PEEK

The Uninsured Are Twice as Likely to Die in the ER From a Traumatic Injury Than the Insured

Bottom line, being uninsured is potentially deadly.

Among those 45,000 deaths a years among the uninsured are those dying in emergency rooms as the result of traumatic injuries, and the uninsured are much more likely to die than those with insurance.

An analysis of 687,091 patients who visited trauma centers nationwide from 2002 to 2006 found that the odds of dying from injuries were almost twice as high for the uninsured than for patients with private insurance, researchers reported in Archives of Surgery.

Trauma physicians said they were surprised by the findings, even though a slew of studies had previously documented the ill effects of going without health coverage. Uninsured patients are less likely to be screened for certain cancers or to be admitted to specialty hospitals for procedures such as heart bypass surgery. Overall, about 18,000 deaths each year have been traced to a lack of health insurance....

The research team from Harvard University and Brigham and Women's Hospital in Boston used information from 1,154 U.S. hospitals that contribute to the National Trauma Data Bank. The team found that patients enrolled in commercial health plans, health maintenance organizations or Medicaid had an equal risk of death from traumatic injuries when the patients' age, gender, race and severity of injury were taken into account.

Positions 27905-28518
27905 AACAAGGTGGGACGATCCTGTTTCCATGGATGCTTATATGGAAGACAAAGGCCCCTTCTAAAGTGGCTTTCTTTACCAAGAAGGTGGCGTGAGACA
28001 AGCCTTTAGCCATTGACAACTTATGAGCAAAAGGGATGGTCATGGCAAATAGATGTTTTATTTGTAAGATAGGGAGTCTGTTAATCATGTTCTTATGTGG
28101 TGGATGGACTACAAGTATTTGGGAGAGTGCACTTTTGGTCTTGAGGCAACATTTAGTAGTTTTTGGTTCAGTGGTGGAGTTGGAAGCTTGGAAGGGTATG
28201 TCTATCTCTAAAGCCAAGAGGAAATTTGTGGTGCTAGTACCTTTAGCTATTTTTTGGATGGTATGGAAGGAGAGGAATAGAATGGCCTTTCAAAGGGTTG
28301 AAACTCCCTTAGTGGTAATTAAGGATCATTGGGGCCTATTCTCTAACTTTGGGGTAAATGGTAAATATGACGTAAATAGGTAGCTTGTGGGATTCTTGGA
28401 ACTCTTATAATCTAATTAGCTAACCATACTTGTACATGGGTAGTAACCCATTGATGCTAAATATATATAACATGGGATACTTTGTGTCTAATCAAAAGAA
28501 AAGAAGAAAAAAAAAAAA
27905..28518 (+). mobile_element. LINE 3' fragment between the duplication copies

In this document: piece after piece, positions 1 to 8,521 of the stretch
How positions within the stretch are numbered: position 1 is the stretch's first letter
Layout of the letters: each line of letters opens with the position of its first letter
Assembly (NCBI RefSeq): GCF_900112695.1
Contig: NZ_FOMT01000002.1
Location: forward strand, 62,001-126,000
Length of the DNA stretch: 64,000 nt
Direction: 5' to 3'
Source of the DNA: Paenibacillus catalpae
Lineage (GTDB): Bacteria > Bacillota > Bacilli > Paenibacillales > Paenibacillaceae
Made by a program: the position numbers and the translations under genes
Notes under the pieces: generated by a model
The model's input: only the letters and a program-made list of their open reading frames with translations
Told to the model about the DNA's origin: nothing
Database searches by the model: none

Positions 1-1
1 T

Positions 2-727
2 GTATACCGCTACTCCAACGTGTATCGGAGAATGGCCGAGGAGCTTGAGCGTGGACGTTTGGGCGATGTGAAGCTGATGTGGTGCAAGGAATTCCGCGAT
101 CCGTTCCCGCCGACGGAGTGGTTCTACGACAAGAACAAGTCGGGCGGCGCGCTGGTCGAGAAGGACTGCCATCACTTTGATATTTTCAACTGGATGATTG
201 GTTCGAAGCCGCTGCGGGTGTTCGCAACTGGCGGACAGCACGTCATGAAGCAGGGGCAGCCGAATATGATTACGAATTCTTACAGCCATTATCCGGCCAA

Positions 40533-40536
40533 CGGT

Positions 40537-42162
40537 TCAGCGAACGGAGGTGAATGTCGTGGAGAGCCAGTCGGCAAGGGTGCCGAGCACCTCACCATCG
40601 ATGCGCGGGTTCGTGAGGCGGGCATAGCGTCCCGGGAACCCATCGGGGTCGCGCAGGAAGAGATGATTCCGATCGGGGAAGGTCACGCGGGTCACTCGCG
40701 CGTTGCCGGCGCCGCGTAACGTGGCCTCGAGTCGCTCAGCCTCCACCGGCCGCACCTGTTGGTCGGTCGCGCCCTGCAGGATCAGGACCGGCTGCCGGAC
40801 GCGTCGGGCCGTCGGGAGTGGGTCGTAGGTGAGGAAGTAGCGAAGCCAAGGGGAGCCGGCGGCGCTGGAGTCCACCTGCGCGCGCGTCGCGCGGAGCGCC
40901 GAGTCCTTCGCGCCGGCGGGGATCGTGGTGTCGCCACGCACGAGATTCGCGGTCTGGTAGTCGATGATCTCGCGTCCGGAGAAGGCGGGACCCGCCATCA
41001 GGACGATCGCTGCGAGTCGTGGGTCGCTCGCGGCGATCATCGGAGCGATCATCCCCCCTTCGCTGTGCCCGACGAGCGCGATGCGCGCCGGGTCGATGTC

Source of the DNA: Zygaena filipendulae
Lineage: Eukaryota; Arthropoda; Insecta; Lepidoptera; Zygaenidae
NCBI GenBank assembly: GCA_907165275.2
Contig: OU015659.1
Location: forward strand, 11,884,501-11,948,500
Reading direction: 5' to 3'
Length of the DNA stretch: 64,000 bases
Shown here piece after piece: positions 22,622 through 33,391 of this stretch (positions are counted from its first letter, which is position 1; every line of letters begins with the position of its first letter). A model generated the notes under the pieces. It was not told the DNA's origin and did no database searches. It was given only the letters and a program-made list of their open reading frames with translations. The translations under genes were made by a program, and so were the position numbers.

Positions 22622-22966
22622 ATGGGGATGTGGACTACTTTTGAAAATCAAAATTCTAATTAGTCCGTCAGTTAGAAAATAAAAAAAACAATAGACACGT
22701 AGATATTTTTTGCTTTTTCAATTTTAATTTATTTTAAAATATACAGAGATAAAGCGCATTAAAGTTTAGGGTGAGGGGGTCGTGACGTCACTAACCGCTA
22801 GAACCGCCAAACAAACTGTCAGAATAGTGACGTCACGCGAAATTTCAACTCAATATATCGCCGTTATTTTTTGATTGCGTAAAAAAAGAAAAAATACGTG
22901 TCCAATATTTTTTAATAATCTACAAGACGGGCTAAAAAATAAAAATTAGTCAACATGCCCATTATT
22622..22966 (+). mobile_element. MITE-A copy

The risk of death was 56% higher for patients covered by Medicare, perhaps because the government health plan includes many people with long-term disabilities, said Dr. Heather Rosen, who led the study while she was a research fellow at Harvard Medical School.

The risk of death was 80% higher for patients without any insurance, the report said.

The reason for this much higher risk of death isn't immediately clear. The researchers point out that, while federal law requires that emergency rooms provide care, the uninsured often have longer waits in the ER, and sometimes have to go to various ERs to find one that will treat them. They are also likely to receive fewer services, especially expensive ones like MRI scans. They also are likely to have more untreated underlying condidtions that compromise their overall health. Additionally, the demographics of the uninsured and traumatic injuries is a factor; "gunshot and stabbing victims -- frequently younger people involved in crime" are more likely to die and more likely to be uninsured than other trauma patients.

Bottom line, being uninsured is potentially deadly. The moral and financial costs to the country are unacceptable, and any member of Congress who obstructs this effort to reform the system will carry the responsibilty of those deaths.